This week’s blog post is based upon a conversation I had this week with a friend who has a young child with Autism.
With her permission, I will share a bit of her story. Her son has been fully potty trained for almost six months but recently started having accidents again. It is definitely not a medical issue. It is intentional and a behavior issue. She called me and asked what I suggest she do.With her permission, I will share a bit of her story. Her son has been fully potty trained for almost six months but recently started having accidents again. It is definitely not a medical issue. It is intentional and a behavior issue. She called me and asked what I suggest she doWith her permission, I will share a bit of her story. Her son has been fully potty trained for almost six months but recently started having accidents again. It is definitely not a medical issue. It is intentional and a behavior issue. She called me and asked what I suggest she do.
I told her to go back to the basics and start giving him a reward or a reinforcer every time he goes to the bathroom in the potty. It may be frustrating and it certainly seems like a step backwards but sometimes you have to do what you have to do and meet a child where he is.
She heeded my advice and gave him stickers for going to the bathroom in the potty. Then the stickers stopped working. She switched to giving him one of his favorite crackers. It also worked for a few days but stopped working. She tried a third reward and that also stopped working!
She called me back confused and frustrated. To her, it seemed like nothing she was doing was working. To me, the problem was very clear. The reinforcer was becoming satiated. Simply put after getting a reward for a few times, it was no longer exciting and no longer was motivating enough to encourage him to go to the bathroom in the potty.
To fully understand this, let’s imagine you go out to dinner on your birthday to your absolute favorite restaurant. They have amazing bread and you indulge in it with some wine while you are waiting for your appetizers. When your appetizers come you devour them. By the time your main course arrives, you are already feeling full. Truthfully, you probably could have stopped eating after the appetizers and have been content. Dinner arrives and it is so good, you can’t stop eating. It is there. Even though you are stuffed, you finish it anyway. After dinner, the waiter comes with a huge slab of chocolate cake singing happy birthday. You are mortified, not only because all attention is on you, but because you would absolutely explode if you took even one bite of that chocolate cake.
Does this mean you no longer like chocolate cake? No, of course not! Does this mean that tomorrow, you won’t want chocolate cake when your co-workers brings one into work for you. Absolutely not!
This example seems almost silly because it is so obvious that sometimes you will want cake and sometimes you won’t.
But, it is the same thing with reinforcers. The best way to understand reinforcers is to substitute the word reinforcer for reward. Something is only a reward if you want it. Some days your child with want stickers. Some days they will want cookies. Some days they will want to play with their cars. Some days, it may even seem like they just want to torture you and don’t want anything!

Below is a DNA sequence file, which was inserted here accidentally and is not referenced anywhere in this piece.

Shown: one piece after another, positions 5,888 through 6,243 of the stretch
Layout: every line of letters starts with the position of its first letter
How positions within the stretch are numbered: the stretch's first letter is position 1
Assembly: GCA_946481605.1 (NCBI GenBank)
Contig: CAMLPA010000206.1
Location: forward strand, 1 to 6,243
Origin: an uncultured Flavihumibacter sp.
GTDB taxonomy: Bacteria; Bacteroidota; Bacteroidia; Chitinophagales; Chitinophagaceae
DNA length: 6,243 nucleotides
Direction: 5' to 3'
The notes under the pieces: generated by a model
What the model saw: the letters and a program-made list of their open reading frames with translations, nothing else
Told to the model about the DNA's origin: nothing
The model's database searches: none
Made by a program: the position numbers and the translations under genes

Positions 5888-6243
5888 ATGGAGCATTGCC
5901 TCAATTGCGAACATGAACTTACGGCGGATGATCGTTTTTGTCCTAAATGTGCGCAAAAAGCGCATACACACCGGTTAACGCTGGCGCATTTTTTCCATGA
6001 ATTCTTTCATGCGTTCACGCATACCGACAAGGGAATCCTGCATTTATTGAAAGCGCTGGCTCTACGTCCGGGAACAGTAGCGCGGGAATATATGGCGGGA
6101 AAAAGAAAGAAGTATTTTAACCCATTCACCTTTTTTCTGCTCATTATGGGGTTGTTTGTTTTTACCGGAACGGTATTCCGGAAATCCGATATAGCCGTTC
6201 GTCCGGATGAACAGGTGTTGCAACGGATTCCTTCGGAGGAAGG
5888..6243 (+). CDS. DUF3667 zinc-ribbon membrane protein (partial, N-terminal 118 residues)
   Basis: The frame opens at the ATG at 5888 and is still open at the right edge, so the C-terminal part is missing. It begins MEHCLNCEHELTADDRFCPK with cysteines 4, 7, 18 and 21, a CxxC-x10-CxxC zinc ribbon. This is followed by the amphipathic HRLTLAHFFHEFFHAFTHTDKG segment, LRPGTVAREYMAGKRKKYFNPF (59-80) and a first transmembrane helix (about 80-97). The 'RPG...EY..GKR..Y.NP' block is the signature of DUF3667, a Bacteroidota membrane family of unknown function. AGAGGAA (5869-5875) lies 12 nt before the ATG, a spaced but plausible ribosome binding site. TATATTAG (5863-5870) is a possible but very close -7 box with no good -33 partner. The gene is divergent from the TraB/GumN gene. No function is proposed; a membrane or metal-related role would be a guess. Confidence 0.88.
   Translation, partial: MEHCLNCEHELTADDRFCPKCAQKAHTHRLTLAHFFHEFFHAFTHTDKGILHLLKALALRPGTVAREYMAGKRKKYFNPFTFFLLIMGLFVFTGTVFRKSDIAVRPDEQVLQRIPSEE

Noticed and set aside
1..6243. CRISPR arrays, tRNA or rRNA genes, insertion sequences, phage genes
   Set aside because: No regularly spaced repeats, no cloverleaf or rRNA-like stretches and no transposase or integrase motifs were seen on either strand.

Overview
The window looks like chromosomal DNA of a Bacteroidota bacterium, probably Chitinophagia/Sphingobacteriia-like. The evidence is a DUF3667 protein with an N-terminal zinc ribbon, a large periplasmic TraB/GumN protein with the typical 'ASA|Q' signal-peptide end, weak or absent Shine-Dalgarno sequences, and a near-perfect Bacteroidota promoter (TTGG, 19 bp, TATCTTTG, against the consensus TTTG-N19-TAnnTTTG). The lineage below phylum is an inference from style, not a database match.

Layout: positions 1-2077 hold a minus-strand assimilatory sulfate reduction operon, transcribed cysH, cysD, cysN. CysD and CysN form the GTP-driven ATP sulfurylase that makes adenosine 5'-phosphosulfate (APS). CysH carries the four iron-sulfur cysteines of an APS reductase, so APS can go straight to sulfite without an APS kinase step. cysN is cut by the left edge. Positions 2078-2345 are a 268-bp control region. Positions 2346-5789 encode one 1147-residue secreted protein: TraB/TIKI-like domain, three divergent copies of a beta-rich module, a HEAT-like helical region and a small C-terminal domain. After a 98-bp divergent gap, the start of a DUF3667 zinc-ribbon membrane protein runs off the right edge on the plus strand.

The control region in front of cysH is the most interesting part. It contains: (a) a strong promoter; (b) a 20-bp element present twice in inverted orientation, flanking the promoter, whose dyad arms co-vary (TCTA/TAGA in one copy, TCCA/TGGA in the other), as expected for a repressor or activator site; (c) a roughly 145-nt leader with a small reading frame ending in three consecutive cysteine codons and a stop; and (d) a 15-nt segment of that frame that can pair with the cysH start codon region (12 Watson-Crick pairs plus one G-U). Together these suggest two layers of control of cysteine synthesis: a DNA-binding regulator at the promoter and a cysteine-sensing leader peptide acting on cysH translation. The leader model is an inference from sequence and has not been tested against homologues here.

When you understand this, it becomes clear why reinforcers stop working. Don’t worry. It’s not just your child and you are not doing something wrong. It’s normal! It happens to everyone.
I can write a really technical article about the hierarchy of reinforcers and preference assessments explaining the science behind all of this. But, it would a lot of technical jargon that would probably put you to sleep.
However, there is one very simple thing you can do that will work every single time that is my best advice about reinforcers. It is so simple that you are going to kick yourself for not thinking of it.
That’s to have a reinforcer box rather than using one reinforcer. Go get a shoe box, put a bunch of different things in it that your child likes and let them pick something out every time they engage in the behavior you are trying to reinforce/reward.
I always encourage parents to go to the dollar store or a store like Party City where you can get a bunch of small things at a really low cost. This will allow you to constantly offer them different things without spending a ton of money. Plus, when they get bored of it, which let’s be honest happens really quickly with kids and toys, you can just throw it out without feeling bad about spending a ton of money. This will help keep your house clutter free.
If your child uses food as a reward or an activity like time on the iPad, you can also have a picture of the item.
If your child only uses activities and larger items, and wouldn’t be reinforced by something small, you can also have a choice board with pictures of objects.
Whatever works for you and your family.
The key to keeping a child on track is to always make sure they actually want the reward and the way to do that is by always varying it!
This simple tip will work every single time! It is virtually guaranteed!